A MIDSUMMER NIGHT’S DREAM

WITH THE CAPE TOWN PHILHARMONIC ORCHESTRA

AT THE 2023 MAYNARDVILLE OPEN-AIR FESTIVAL

The 2023 Maynardville Open-Air Festival kiced off with three performances by the Cape Town Philharmonic Orchestra of Mendelssohn’s marvellous symphonic work, A Midsummer Night’s Dream, interspersed with dialogue, anecdotes and excerpts from the Bard’s famous comedy.

The upper voices (sopranos and altos) of VOX Cape Town and soloists Lauren Pharaoh and Setsoane Jeannette Ntseki joined the orchestra for three performances that were enriched by the mellifluous tones of broadcaster John Woodland who lured audiences into Shakespeare’s ethereal world of scurrying fairies, waylaid lovers and mistaken identities. The concerts were conducted by Brandon Phillips.

Thursday 19, Friday 20 and Saturday 21 January 2023
Maynardville Open-Air Theatre, Wynberg

VOX enjoys a close relationship with the Cape Town Philharmonic Orchestra through the activities of its founder and director, John Woodland. In 2018, VOX participated in the CPO’s performance of Mahler’s Symphony No. 2 (“Resurrection”) to celebrate the restoration of the Cape Town City Hall. During lockdown, VOX partnered with the CPO for a virtual performance of Eric Whitacre’s The Seal Lullaby – the first performance of this work by a choral ensemble together with an orchestra.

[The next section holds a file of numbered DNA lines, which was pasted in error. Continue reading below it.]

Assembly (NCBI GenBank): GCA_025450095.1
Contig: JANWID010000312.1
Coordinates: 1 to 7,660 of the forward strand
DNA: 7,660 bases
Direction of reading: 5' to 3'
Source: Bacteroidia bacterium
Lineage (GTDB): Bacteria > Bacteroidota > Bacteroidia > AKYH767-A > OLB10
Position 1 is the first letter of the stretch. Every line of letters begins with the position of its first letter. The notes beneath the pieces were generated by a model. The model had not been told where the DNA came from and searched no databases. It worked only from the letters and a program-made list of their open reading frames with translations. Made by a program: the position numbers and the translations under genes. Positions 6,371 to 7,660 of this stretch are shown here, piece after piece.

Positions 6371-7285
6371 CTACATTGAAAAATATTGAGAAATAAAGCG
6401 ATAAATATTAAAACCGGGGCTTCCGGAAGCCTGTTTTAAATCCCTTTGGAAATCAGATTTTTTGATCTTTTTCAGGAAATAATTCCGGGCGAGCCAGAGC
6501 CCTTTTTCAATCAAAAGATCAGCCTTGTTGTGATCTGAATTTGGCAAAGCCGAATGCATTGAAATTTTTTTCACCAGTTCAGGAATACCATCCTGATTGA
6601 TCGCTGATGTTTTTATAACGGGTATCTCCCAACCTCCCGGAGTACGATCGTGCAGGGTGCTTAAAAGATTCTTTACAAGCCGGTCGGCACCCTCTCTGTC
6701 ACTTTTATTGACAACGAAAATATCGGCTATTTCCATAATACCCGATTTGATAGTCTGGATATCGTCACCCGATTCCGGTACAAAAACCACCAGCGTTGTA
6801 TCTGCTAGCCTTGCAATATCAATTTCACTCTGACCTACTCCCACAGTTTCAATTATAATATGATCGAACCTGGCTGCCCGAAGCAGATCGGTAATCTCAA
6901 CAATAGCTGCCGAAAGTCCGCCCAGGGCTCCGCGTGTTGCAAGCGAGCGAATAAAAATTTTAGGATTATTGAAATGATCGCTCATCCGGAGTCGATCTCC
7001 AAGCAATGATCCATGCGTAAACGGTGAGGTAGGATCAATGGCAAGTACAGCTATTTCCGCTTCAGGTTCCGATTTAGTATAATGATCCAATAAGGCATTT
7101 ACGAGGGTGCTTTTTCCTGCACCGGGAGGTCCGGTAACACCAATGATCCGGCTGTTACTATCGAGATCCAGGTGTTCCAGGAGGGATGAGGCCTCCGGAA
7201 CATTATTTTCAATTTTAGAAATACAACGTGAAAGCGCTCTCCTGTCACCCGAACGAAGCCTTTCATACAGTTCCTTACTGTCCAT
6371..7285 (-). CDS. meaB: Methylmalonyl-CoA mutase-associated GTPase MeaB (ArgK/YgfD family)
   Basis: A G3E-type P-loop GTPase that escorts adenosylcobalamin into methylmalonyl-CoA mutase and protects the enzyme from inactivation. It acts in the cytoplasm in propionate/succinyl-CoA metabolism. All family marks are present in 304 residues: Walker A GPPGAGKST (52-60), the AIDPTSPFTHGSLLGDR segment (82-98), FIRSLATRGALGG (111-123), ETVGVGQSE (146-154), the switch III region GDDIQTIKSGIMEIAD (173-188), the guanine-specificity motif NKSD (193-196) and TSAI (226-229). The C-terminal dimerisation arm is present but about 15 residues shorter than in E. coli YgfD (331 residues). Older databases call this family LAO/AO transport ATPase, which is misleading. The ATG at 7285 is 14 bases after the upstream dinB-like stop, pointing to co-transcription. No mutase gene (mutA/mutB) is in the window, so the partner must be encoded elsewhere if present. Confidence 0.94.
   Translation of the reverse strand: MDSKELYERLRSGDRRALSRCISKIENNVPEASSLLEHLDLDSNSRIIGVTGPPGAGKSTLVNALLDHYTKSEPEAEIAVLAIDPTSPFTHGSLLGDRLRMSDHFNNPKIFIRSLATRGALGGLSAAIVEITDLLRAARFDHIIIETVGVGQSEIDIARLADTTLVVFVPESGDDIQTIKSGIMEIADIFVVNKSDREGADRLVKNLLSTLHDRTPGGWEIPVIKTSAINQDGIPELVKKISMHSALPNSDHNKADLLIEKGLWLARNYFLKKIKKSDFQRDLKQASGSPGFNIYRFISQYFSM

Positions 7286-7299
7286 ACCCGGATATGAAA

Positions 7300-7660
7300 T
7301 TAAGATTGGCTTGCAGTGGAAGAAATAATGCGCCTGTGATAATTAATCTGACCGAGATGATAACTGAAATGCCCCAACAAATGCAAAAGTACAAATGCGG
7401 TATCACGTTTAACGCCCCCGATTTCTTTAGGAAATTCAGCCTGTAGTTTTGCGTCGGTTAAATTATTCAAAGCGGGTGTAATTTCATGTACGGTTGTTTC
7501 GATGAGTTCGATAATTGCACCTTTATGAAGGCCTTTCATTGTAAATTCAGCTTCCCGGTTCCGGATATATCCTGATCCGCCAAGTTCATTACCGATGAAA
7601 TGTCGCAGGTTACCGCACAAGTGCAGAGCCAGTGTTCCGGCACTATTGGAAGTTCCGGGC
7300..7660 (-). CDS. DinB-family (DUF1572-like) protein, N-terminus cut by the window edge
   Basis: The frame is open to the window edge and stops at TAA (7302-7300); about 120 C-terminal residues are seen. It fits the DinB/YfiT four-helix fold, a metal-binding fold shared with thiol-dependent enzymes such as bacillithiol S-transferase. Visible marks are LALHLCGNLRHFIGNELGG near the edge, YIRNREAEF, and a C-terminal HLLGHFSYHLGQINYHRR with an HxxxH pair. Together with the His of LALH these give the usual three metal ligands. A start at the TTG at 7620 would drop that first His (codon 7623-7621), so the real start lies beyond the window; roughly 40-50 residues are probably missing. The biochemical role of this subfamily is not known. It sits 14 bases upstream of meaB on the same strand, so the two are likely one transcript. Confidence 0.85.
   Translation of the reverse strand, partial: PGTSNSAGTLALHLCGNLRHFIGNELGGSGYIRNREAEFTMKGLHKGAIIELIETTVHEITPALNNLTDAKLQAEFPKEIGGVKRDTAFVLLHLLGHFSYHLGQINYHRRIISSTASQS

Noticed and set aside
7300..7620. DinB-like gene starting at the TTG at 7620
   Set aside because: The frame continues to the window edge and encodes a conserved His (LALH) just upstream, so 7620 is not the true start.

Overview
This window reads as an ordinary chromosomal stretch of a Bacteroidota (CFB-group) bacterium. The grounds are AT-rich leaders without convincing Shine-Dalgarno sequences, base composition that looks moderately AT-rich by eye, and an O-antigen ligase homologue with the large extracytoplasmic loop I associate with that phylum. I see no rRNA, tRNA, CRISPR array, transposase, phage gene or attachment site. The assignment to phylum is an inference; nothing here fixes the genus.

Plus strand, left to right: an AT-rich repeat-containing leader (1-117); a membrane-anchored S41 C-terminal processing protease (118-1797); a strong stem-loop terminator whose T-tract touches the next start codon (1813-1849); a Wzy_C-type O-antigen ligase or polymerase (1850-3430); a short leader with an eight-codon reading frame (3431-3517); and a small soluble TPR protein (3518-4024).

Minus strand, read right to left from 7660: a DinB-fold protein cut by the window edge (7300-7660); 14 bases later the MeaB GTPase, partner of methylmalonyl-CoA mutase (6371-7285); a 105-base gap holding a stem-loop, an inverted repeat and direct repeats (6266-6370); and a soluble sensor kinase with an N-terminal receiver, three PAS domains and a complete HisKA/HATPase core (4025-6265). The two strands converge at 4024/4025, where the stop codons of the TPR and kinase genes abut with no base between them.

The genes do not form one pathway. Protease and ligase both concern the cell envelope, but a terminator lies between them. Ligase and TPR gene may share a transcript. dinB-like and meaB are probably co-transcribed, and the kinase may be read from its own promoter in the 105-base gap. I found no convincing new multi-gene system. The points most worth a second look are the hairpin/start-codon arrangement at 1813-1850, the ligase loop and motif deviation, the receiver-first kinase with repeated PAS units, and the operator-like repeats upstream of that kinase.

Interview on Fine Music Radio's 'Cape Diary' 13.01.2023

by Hadley Tituss and John Woodland

Programme note by John Woodland

The four delicate, magical, transformative chords that open Mendelssohn’s score to A Midsummer Night’s Dream urge us to suspend our disbelief. Instantly, we are transported through space and time to Shakespeare’s ethereal world of scurrying fairies, waylaid lovers and mistaken identities, replete with braying string ‘hee-haws’ representing the donkey-headed Bottom.

The Overture dates from 1826 when Mendelssohn was just seventeen years old, with the rest of the incidental music following a decade and a half later. Mendelssohn contrasts instrumental movements such as the famous ‘Wedding March’ with intimate songs and melodramas for voices, incorporating Shakespeare’s text and mimicking the Bard’s ingeniously-devised play-within-a-play. The break of day is signalled by the same four enchanted chords heard again at the end of the work, releasing us from Mendelssohn’s spell and returning us to the real world.

Tonight’s performance, under a southern sky and amongst the Shakespeare-steeped oaks of Maynardville, will be accompanied by a selection of passages taken from the original play (and occasionally from beyond) intended to augment – but not to interrupt – Mendelssohn’s musical re-telling of this famous tale.